A San Francisco Murder Sets Leftists and Social Interest Groups at Odds
On January 28, while attempting to take a photo of a suspicious vehicle cruising in front of his San Francisco home, 76-year-old private investigator Jack Palladino was grabbed by one of the two men in the car and dragged forty feet before falling over backward and lethally striking his head.
Not since the Zebra killings of the 1970s has one murder caused San Francisco's leftist worthies so much consternation. If you do not know of the Zebra killers, there is a reason why. The killers were black. All 21 of their victims, 14 fatal, were white or Asian. The Zodiac killer worked the same area at roughly the same time, killed far fewer people, and got ten times the attention.
Palladino's killing made the news in spite of the fact that he was white and the two accused killers are black. What made Palladino newsworthy is that he has friends in high Democratic places. "Mr. Palladino was a San Francisco legend, someone who dedicated his career to pursing justice and truth," said San Francisco district attorney Chesa Boudin. "[He] did so much to make the justice system work, whether it was civil justice or criminal justice," said former San Francisco mayor and Kamala Harris "mentor" Willie Brown.
San Francisco civic leaders have a different take on truth and justice from what the rest of us have, starting with the women who accused men like Bill Clinton and Harvey Weinstein of sexual assault. Palladino first made the national news in 1992, when the Clinton campaign hired him, so reported the Washington Post, "to investigate the accusers involved in two dozen allegations."
The words "to investigate" do not quite do Palladino's role justice. "To silence" is more like it. His job was to make sure these women kept their mouths shut, a job he did well enough to get Clinton elected. Impressed by Palladino's body of work, Harvey Weinstein employed Palladino to "investigate" his accusers as well.
In many ways, the state's leftist culture mimics its geology, with one cultural subset barging into another like so many tectonic plates. The Palladino murder showed just how fragile is the feminists' plate in a city where order has broken down. Without any notable protest, they let Palladino die as a hero and a legend.
Palladino's death did not trigger the "big one." He is not legend enough for that, but it has caused a rumble, especially with the Asian plate grinding forward as well. As the San Francisco Examiner reported, Palladino was but "one of two elderly men attacked in San Francisco last Thursday who later died."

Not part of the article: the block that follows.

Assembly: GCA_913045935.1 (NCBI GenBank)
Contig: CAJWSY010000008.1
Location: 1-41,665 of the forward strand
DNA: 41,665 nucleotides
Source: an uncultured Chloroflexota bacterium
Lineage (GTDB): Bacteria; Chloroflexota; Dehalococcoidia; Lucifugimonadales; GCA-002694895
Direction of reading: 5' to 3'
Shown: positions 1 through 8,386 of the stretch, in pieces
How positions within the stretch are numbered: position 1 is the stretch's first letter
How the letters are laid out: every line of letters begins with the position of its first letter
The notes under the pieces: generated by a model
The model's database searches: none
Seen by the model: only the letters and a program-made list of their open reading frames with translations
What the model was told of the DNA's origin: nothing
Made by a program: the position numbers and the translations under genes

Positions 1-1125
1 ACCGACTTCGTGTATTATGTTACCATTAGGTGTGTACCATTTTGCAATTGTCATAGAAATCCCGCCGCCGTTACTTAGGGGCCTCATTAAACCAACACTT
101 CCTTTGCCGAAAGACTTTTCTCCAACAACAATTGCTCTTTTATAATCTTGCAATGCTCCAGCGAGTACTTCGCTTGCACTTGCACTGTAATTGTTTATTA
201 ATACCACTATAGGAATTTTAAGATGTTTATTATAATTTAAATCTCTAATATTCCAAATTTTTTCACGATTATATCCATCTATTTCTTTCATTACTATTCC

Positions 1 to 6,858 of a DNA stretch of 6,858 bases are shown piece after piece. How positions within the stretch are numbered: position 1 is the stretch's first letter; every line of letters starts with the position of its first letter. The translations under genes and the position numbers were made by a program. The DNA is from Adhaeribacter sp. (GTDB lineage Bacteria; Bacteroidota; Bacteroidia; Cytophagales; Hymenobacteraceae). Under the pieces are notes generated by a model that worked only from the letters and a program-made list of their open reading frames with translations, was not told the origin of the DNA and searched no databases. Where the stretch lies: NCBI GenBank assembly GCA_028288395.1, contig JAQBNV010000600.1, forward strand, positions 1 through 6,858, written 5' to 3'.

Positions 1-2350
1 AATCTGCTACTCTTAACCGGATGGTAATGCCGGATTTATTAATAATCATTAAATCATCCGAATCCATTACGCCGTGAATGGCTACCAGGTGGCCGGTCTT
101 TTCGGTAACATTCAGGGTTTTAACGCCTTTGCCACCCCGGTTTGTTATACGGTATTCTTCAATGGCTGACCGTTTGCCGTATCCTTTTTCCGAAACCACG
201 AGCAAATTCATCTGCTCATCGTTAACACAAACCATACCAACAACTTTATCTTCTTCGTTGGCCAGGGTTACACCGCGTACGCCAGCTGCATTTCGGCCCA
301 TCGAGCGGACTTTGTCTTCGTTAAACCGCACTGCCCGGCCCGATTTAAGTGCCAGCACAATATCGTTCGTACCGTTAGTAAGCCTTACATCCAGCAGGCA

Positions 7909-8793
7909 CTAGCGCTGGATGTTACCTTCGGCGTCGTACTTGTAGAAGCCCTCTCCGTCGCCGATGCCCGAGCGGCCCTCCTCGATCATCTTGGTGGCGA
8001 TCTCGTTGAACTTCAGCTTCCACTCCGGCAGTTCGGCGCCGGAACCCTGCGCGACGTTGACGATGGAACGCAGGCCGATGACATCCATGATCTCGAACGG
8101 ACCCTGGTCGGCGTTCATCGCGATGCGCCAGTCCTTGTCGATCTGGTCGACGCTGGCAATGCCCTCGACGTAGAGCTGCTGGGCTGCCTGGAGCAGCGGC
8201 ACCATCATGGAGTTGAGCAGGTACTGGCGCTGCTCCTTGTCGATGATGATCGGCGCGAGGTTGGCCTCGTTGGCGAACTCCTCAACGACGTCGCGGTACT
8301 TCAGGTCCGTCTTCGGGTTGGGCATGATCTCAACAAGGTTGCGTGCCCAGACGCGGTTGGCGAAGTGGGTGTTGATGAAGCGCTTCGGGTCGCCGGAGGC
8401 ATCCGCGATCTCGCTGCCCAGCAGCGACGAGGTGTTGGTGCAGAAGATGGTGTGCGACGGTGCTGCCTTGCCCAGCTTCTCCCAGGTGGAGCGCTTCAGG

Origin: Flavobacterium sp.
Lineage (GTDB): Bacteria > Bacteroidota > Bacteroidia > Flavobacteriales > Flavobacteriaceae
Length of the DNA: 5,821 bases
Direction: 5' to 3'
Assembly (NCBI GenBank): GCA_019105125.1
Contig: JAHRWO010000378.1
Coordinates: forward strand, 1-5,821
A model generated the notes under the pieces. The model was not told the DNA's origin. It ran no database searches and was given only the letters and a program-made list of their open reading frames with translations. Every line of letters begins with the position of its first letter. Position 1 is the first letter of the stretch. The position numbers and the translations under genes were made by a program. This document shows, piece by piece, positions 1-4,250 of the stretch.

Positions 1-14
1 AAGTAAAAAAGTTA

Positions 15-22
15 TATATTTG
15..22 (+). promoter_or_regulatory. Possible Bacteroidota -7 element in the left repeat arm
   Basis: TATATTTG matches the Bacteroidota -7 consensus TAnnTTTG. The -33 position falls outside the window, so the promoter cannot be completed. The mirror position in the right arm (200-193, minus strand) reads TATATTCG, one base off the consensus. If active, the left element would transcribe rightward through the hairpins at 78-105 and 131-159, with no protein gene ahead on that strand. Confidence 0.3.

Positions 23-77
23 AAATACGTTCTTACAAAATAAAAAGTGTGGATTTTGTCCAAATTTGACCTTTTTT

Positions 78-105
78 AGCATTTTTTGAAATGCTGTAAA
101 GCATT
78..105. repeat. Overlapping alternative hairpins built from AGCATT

The other man was an 84-year-old named Vicha Ratanapakdee. Although the Examiner never mentions the race of Ratanapakdee's attacker, it posted a surveillance video that tells in just a few seconds the brutal story of this gratuitous daytime assault on a Thai elder by a young black man.
Said Boudin, "My heart goes out to the entire AAPI community for the harm and fear this tragedy has inflicted." AAPI is intersectional shorthand for "Asian and Pacific Islander." Boudin's heart apparently did not leave his chest for Palladino's European-American community.
The openly socialist Boudin has an only-in–San Francisco kind of background. When still a toddler, his Weather Underground parents got sent to the slammer for their part in a lethal robbery of a Brink's armored car. Weather godparents Bill Ayers and Bernardine Dohrn stepped in to raise the waif. Boudin has said of his godparents that they "have spent their entire lives fighting for social justice."
As a candidate for district attorney, Boudin inveighed against cash bail among other deterrents that led to "mass incarceration" in a prison system he believed to be fundamentally racist. "It's not a coincidence," Boudin argued, "that the prison population exploded around the same time as working communities, black and brown communities were organizing in the Civil Rights Movement and against the war in Vietnam."
Now, as prosecutor, Boudin is faced with sending three black men to prison for very long periods of time. Concerned that film producers might consider their once lovely city as a natural setting only for new seasons of The Walking Dead, city leaders have been forced to respond to the murders.
In the wake of the attacks, London Breed — the first black female mayor, the city likes to boast — got Boudin and police chief Bill Scott together for a virtual press conference. Said Breed to a disbelieving audience, "Let's dispel the myth right now that there are no consequences for committing crimes in San Francisco."
This threat came as news to Palladino's accused killers. At the time of the murder, Tyjone Flournoy, 23, was on probation for a gun conviction out of San Francisco, a felony burglary from San Mateo, and a Santa Clara trespassing case. Lawrence Thomas, 24, has had three felony burglary convictions in the last six years.
"The district attorney will hold you accountable, and you will feel the full weight of the law," Mayor Breed warned area criminals. Said Boudin, "He will?"
No, Boudin did not say that. He just thought it.
Jack Cashill's new book, Unmasking Obama: The Fight to Tell the True Story of a Failed Presidency, is now widely available. See www.cashill.com for more information.